Much of the narrative around the ‘future of work’ is naive. It speaks of systems that we understand, modes of power that are established, and the promises of feature rich technology.
Many narratives we hear in the media, oft repeated, are either protecting property, power and pride of a world gone by, or idealistically embracing the promises of utopian technology and dreams.
Not that there is anything wrong with dreams, but glassy eyed realism tells us to follow the money, and look for who is exploiting whom.
The future of work is most likely to be messy and divergent, with some Organisations paying the price of early investment, and yet more paying the price of inertia.
A price paid in gradual sub optimisation, fragmenting value chains, disruption from asymmetric competition, and loss of talent.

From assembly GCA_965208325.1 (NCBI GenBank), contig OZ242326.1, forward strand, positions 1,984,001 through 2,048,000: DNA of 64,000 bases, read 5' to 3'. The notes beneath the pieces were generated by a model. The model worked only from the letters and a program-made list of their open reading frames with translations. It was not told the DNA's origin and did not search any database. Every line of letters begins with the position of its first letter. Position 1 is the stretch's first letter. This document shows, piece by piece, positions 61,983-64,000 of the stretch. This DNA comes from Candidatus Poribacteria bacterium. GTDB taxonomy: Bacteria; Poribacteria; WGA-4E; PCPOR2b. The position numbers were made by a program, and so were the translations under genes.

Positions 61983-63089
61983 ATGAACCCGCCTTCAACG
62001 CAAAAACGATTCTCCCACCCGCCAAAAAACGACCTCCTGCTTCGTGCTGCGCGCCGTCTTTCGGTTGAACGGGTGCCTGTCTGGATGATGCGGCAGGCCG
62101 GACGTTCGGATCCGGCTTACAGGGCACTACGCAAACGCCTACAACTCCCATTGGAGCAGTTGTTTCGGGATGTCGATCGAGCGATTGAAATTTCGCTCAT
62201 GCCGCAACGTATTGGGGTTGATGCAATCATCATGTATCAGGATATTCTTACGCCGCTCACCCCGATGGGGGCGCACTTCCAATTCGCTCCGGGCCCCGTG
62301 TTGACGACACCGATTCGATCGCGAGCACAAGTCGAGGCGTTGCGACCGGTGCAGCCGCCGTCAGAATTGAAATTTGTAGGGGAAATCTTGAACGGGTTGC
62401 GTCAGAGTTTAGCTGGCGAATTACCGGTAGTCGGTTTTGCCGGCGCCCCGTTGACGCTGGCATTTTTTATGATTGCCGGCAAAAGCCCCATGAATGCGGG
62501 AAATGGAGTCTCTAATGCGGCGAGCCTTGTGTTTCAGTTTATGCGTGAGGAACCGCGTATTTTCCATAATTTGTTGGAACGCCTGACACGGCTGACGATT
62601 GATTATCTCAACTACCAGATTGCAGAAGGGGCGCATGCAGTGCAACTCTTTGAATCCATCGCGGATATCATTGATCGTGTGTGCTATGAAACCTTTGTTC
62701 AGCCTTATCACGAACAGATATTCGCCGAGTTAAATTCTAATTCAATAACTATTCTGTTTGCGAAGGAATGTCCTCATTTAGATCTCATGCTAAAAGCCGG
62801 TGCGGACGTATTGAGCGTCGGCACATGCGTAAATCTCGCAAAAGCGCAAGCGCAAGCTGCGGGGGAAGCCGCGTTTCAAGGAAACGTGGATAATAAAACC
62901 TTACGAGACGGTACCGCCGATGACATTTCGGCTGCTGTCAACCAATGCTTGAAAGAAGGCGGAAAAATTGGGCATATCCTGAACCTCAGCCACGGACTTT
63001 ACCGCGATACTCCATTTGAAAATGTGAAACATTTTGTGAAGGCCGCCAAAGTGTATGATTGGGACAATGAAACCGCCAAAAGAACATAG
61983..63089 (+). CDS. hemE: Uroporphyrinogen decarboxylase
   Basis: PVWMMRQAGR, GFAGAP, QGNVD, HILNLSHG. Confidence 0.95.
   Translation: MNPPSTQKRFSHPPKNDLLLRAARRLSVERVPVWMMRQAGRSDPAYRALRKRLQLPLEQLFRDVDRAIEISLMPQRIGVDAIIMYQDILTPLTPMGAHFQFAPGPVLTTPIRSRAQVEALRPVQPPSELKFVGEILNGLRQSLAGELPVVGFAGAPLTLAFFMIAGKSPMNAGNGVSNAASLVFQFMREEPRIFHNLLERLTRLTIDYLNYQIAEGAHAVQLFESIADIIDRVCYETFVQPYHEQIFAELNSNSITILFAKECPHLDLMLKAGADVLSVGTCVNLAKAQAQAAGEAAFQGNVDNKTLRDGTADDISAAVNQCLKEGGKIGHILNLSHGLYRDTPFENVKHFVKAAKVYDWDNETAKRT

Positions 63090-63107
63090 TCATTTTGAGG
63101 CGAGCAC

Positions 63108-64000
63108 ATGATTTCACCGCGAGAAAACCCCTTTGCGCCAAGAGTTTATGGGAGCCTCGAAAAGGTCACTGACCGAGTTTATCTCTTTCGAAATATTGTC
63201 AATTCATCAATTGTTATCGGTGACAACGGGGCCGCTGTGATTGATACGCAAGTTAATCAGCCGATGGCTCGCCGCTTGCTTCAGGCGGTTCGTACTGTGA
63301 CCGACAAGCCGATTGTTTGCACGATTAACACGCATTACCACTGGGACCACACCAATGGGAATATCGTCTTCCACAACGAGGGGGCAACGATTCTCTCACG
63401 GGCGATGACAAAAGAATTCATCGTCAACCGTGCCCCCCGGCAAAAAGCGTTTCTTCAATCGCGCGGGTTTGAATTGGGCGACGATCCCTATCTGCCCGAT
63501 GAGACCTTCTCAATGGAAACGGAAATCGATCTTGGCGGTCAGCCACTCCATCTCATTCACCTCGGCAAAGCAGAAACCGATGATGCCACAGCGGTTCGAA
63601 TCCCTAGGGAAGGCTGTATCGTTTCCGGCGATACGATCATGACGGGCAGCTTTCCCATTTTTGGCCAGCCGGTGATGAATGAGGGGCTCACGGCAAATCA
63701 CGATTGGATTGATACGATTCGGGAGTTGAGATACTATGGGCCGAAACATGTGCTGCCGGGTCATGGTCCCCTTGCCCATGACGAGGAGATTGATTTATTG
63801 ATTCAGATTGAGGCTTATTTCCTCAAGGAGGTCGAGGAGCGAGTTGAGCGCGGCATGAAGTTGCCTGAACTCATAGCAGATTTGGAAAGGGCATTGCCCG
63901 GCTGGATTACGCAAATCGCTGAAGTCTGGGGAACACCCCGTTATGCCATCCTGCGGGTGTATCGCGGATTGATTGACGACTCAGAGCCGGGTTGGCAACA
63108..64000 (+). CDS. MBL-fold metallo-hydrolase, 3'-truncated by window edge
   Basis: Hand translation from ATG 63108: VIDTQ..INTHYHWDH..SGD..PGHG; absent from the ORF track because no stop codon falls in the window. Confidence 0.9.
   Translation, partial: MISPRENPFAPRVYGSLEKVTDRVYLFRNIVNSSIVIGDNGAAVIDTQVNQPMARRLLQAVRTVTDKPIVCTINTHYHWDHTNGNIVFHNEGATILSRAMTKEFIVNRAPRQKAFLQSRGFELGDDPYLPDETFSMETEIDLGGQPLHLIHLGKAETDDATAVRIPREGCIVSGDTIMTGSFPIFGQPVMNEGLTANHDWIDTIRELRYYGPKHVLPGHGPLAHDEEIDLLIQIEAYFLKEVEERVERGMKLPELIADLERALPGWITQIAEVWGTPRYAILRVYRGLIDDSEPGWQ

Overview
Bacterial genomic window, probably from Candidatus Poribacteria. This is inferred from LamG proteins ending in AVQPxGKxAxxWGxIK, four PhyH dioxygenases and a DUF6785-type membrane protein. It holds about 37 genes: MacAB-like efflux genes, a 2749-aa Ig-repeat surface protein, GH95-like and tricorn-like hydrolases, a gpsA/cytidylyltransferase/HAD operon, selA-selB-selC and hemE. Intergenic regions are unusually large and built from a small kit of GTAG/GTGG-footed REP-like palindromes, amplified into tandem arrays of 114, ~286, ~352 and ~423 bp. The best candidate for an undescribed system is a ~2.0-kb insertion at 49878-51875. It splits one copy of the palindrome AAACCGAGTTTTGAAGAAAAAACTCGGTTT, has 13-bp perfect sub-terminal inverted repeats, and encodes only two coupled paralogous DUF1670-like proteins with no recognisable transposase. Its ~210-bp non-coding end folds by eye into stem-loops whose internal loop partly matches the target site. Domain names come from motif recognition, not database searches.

Whatever the ‘future’ is, it is unlikely to be held within frameworks of organisation that we already fully utilise or even understand: our legacy structures are ones of physical resource, face to face collaboration, data held in spaces, and distribution through physical networks. In many industries, non of this is still the foundation.
I suspect that the emergent competitors will be operating not with adaptations of the legacy model, but within new frameworks entirely, which will typically be lighter weight, more permeable to talent and expertise, and trade in both monetary and social currencies. In all likelihood this means that not only with they conflict with legacy ones, they won’t even share a language of purpose and effectiveness.
There is nothing wrong with uncertainty, provided we do not mistake it for weakness, or stamp ti out with delusion.